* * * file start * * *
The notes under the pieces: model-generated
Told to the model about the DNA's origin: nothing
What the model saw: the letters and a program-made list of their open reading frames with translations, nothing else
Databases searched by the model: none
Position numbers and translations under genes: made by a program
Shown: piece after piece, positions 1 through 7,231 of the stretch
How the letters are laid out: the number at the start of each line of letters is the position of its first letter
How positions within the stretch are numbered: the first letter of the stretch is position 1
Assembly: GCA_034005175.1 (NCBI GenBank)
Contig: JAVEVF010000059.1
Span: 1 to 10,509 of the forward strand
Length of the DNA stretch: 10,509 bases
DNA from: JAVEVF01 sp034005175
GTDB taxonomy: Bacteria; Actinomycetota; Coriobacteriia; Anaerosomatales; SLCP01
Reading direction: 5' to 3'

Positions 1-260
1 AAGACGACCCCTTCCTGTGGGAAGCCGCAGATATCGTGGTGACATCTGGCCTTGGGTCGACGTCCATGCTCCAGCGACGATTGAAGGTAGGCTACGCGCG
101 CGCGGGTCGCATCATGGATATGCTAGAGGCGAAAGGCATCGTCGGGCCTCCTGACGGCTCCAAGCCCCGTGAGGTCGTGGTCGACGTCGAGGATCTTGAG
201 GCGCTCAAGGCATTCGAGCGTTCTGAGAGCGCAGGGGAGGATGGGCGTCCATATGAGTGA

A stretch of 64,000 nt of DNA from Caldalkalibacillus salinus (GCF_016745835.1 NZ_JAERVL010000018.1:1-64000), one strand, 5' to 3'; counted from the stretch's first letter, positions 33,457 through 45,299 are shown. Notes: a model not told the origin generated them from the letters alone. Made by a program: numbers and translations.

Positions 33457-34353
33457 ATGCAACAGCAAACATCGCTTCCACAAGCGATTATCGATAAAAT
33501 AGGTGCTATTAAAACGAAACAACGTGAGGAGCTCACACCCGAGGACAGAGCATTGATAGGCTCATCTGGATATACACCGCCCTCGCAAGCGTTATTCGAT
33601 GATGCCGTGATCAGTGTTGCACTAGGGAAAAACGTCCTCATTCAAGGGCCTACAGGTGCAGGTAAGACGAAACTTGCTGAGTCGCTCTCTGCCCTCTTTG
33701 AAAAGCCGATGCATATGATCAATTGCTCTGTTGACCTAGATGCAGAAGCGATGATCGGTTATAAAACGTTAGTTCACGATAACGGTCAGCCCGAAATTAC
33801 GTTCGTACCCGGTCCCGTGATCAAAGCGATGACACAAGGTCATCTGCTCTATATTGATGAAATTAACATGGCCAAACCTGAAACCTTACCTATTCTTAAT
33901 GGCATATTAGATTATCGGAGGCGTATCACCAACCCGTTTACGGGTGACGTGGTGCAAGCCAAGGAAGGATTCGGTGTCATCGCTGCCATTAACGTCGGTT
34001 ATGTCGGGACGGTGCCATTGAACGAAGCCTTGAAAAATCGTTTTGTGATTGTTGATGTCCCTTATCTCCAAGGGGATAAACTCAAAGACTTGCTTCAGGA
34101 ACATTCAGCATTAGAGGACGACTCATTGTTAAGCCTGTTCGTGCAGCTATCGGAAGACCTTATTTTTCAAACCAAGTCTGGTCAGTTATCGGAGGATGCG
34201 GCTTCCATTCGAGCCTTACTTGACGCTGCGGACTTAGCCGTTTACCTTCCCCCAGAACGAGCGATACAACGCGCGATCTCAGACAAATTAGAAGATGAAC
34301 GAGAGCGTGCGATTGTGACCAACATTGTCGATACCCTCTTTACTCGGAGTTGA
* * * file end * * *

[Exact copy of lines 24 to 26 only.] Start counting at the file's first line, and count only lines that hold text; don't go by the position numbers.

33601 GATGCCGTGATCAGTGTTGCACTAGGGAAAAACGTCCTCATTCAAGGGCCTACAGGTGCAGGTAAGACGAAACTTGCTGAGTCGCTCTCTGCCCTCTTTG
33701 AAAAGCCGATGCATATGATCAATTGCTCTGTTGACCTAGATGCAGAAGCGATGATCGGTTATAAAACGTTAGTTCACGATAACGGTCAGCCCGAAATTAC
33801 GTTCGTACCCGGTCCCGTGATCAAAGCGATGACACAAGGTCATCTGCTCTATATTGATGAAATTAACATGGCCAAACCTGAAACCTTACCTATTCTTAAT